The underlying reality is that the image of Grimsby as a fishing port that electors want to restore is totally out of touch with present-day reality. The Golden Age Fallacy won out over reality when it came time for the electors to vote. These kinds of situations never end well. Reality tends to win when it collides with fantasy.
The fantasy of the UK as a present-day Great Imperial Power, the stuff of history textbooks, is still fixed in the minds of many UK residents, as exemplified by this piece of bluster from a Grimsby resident:

“Europe needs the U.K. more than the other way around,” said Ian Thompson, a Grimsby resident and former merchant marine, having a drink under one of those sepia-toned photographs. “We will prevail.”


Enablement of abuse by churches

I know several women who have been the victims of abuse (both mental and physical) in relationships.
My tentative conclusion from conversations with those women, and their friends, is that abuse, once entrenched in the relationship, will continue until the abused party walks a long distance away from the entire relationship, or the abuser suffers a painful epiphany (as in, jail time).
The saddest part of viewing abusive relationships from outside is that, in addition to the abuse, the abused person is often not supported by their extended family. In addition, abusers are enabled in the continuation by the value systems of those they associate with and respect.
One of the most pernicious and long-lived enabling bodies for marital abuse are churches, who are mostly governed by patriarchs whose attitude to women is that they are useful as submissive chattels and child production units.
This church leader exemplifies the problem. Not only is he an enabler, and therefore an asshole, he also seems to think that he has said and done nothing wrong. For him, Denial is definitely the place to be.


Saturday thoughts – Cinco de Mayo

1. Poor decisions made by electorates
I have to listen to and read pissing and moaning by electors on a daily basis about how most politicians are “con-men”, “hucksters”, “snake-oil salesman”, along with other words that my mother would not approve of.
The fact that those politicians were elected (and in many cases, re-elected) by electors somehow never makes it into the conversation. My cynical side says that this is because it requires electors to face up to the reality that they were persuaded to vote for those defective representative, thus the joke is on them, and that would require humility, self-awareness and reflection that they do not possess the capability to engage in.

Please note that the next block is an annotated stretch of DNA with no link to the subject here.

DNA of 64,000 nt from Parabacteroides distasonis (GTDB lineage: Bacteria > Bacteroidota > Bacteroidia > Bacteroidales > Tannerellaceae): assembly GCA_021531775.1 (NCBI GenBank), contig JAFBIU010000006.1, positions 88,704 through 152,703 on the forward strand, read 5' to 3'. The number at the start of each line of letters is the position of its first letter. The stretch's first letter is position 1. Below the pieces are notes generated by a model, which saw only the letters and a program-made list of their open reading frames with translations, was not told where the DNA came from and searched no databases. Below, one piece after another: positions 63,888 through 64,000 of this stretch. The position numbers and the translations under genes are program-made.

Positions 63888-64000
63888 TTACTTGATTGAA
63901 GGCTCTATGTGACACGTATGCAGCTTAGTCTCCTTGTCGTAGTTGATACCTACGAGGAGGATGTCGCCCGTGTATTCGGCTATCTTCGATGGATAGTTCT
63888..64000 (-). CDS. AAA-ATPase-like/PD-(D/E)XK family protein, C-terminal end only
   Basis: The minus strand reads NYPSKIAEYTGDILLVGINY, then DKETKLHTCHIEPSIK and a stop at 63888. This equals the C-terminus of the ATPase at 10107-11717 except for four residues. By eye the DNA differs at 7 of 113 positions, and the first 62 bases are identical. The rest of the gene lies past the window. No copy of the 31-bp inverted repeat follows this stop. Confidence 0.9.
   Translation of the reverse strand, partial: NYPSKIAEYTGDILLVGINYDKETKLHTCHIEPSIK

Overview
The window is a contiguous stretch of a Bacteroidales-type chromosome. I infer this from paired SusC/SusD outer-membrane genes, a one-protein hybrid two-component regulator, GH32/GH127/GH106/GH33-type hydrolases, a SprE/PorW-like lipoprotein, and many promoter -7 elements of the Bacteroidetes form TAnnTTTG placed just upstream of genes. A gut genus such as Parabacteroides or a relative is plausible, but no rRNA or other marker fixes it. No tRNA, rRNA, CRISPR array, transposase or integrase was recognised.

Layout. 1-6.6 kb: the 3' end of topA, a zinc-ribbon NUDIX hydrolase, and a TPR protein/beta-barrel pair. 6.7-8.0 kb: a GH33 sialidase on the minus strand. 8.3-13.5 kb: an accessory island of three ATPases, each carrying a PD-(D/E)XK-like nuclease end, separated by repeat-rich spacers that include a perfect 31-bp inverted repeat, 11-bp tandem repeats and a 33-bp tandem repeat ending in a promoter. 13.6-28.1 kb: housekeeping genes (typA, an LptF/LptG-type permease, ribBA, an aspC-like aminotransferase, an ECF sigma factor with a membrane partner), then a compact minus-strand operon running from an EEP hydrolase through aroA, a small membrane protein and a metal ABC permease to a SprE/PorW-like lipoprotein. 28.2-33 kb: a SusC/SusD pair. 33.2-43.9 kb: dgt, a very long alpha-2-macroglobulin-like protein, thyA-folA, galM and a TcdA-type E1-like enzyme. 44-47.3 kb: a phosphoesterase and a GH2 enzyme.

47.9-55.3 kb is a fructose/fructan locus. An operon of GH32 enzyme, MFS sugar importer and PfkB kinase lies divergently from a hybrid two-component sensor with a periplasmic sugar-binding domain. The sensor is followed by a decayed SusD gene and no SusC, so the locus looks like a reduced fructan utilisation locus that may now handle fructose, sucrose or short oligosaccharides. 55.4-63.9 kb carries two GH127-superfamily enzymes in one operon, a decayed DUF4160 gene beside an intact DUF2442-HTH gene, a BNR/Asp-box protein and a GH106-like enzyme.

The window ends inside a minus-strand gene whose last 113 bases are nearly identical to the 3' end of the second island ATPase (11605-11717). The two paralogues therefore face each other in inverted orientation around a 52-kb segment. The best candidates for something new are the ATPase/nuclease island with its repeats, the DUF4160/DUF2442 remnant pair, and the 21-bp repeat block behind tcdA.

In the meantime, jerks like this guy get elected even though they engage in arsehole smack talk on social media, and because the political party that this guy belongs to is dominated by power-hungry jerks with no scruples, he has been magically un-suspended by the party so that he can be seated.
So…the electorate has, once again, enabled bad behavior. This is a pretty good illustration of why I have limited patience for whining by electorates about their elected representatives. A lot of the time, they voted for these human dumpster-fires.

2. And…talking about human dumpster-fires…
Ex-Sheriff Joe Arpaio is a living monument to the collective inability of an electorate to understand how not to vote for a fascist dickwad. The voters of Maricopa County in Arizona re-elected him for decades, and he has cost the county untold tens of millions of dollars in lawsuit settlements in the last 10 or so years.
Arpaio has be pardoned by Donald Trump for criminal contempt after failing to own up to Bad Stuff done on his watch. However, there is other even worse stuff that he was involved in that he has managed to weasel out of accountability for. Like this horrendous abuse of the judicial process:

Note to electors in Maricopa County; don’t even try to convince me that you had a damn clue what you were doing when you voted for this guy. You didn’t, you didn’t learn despite all of the accumulating evidence, and now Maricopa County appears in Google for a lot of wrong reasons. Your bad.


Whisky Tango Foxtrot – Astroturfing in Louisiana

Today’s eye-opening hair-raising story about how an energy company packed a council meeting with paid supporters pulled from the acting profession, apparently via a Los-Angeles based company with the name Crowds For Hire. Crowds For Hire was clearly a “cut out”, the third party that allowed the energy company to (legally correctly) claim that THEY had not paid anybody to attend the council meeting.
You can’t make this stuff up.


Thoughts – Friday 4th May 2018

1. Facebook
I have de-activated my Facebook profile. This occurred after I responded to a somewhat contentious and pointed posting from a dear friend who, in the posting, seemingly forbade people from commenting on the posting.